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What marvel that the poor man felt his faith
Even as he spake, he heard at his bare feet
The angel brought
All the while The low rebuking of the distant waves Stole in upon him like the voice of God Among the trees of Eden. Girding up His soul's loins with a resolute hand, he thrust The base thought from him: “Nauhaught, be a man! Starve, if need be; but, while you live, look out From honest eyes on all men, unashamed.
“God help me! I am deacon of the church,
The birds would tell of it, and all the leaves
Then Nauhaught drew
“T,” said a voice; “Ten golden pieces, in a silken purse, My daughter's handiwork.” He looked, and lo! One stood before him in a coat of frieze, And the glazed hat of a seafaring man, Shrewd-faced, broad-shouldered, with no trace of wings.
Marveling, he dropped within the straliger's hand
So down the street that, like a river of sand,
J. G. WHITTIER XVII.- THE CHEERFUL LOCKSMITH.
TROM the workshop of the Golden Key there issued
forth a tinkling sound, so merry and good-humored, that it suggested the idea of some one working blithely, and made quite pleasant music. Tink, tink, tink-cleai as a silver bell, and audible at every pause of the streets' harsher noises, as though it said, “I don't care; nothing puts me out; I am resolved to be happy.”
2. Women scolded, children squalled, heavy carts went rumbling by, horrible cries proceeded from the lungs of hawkers; still it struck in again, no higher, no lower, no louder, no softer; not thrusting itself on people's notice a bit the more for having been outdone by louder soundstink, tink, tink, tink, tink.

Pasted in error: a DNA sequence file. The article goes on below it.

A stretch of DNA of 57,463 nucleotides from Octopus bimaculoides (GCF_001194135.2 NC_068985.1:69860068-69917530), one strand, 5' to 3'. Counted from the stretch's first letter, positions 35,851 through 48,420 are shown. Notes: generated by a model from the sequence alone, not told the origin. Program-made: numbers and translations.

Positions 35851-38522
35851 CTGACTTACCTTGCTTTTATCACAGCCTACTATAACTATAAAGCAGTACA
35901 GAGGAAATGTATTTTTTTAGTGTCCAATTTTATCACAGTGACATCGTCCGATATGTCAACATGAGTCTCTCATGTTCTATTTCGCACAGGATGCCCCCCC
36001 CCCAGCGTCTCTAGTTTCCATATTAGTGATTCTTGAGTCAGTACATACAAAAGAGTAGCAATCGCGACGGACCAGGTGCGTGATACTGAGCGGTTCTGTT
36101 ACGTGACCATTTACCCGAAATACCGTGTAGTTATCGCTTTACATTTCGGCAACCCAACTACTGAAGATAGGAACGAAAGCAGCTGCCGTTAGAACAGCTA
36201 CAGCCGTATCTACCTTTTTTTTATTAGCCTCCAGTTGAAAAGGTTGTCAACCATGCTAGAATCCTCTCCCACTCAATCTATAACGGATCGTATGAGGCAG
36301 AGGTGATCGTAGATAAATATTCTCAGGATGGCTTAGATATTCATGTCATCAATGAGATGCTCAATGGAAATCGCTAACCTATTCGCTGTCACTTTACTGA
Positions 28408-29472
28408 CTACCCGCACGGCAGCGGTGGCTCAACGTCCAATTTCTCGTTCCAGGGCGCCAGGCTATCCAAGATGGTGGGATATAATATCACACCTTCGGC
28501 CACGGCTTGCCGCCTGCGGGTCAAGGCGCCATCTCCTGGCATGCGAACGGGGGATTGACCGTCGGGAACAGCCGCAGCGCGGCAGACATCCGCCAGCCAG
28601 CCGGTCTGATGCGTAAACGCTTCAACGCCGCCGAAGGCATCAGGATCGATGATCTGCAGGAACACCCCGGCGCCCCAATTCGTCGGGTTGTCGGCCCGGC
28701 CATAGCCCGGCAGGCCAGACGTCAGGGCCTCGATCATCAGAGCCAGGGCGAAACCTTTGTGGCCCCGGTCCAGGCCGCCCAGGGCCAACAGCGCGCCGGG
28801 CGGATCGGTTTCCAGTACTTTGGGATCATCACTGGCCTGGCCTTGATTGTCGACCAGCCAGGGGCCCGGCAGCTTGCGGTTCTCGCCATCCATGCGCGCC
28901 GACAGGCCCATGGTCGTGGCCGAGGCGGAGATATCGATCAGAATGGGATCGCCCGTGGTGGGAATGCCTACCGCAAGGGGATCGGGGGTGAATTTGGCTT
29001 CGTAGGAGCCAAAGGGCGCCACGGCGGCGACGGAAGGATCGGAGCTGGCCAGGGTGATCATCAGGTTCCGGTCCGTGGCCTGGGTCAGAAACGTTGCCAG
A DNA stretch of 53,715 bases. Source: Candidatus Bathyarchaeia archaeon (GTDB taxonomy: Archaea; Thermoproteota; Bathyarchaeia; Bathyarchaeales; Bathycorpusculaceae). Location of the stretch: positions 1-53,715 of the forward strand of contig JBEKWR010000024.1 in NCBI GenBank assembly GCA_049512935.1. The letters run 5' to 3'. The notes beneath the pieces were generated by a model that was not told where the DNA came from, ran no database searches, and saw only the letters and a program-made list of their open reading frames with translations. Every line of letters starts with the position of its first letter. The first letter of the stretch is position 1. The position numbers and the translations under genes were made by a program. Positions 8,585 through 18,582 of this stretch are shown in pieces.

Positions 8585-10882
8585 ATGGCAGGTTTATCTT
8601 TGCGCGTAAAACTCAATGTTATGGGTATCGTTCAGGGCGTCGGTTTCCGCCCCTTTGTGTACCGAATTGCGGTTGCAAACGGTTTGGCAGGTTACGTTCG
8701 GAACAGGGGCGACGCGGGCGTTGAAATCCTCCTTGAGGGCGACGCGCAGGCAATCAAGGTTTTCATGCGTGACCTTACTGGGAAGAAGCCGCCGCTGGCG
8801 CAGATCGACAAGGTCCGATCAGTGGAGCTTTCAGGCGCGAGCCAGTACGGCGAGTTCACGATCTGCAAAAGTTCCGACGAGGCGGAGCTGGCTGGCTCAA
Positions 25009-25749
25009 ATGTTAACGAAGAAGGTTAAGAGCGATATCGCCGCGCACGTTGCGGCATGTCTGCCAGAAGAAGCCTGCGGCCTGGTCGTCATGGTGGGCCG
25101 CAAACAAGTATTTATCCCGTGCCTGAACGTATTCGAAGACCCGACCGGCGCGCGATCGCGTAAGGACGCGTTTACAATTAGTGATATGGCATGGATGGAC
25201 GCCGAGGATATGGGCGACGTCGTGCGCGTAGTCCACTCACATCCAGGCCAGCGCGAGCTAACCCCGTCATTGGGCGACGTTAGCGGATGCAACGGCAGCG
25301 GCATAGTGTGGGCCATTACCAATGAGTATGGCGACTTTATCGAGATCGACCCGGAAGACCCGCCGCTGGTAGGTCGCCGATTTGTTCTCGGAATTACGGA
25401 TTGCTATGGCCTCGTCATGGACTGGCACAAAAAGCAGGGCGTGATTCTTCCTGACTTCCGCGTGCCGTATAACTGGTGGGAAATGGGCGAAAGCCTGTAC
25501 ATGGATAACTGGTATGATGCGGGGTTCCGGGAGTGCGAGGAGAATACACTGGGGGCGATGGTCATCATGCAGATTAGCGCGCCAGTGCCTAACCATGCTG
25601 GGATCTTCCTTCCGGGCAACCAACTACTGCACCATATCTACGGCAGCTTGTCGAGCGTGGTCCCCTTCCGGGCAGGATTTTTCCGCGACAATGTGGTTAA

3. It was a perfect embodiment of the still small voice, free from all cold, hoarseness, huskiness, or unhealthiness of any kind. Foot-passengers slackened their pace, and were disposed to linger near it; neighbors who had got up splen'etic that morning, felt good-humor stealing on them as they heard it, and by degrees became quite sprightly; mothers danced their babies to its ringing ;-still the same magical tink, tink, tink, came gayly from the workshop of the Golden Key.
4. Who but the locksmith could have made such music? A gleam of sun shining through the unsashed window and checkering the dark workshop with a broad patch of light, fell full upon him, as though attracted by his sunny heart. There he stood working at his anvil, his face radiant with exercise and gladness, his sleeves turned up, his wig pushed off his shining forehead—the easiest, freest, happiest man in all the world.
5. Beside him sat a sleek cat, purring and winking in the light and falling every now and then into an idle doze, as from excess of comfort. The very locks that hung around had something jovial in their rust, and seemed like
There he stood working at his anvil, his face radiant with exercise and gladness his sleeves turned up, his wig pushed off his shining forehead-the easiest, freest, happiest man in all the world.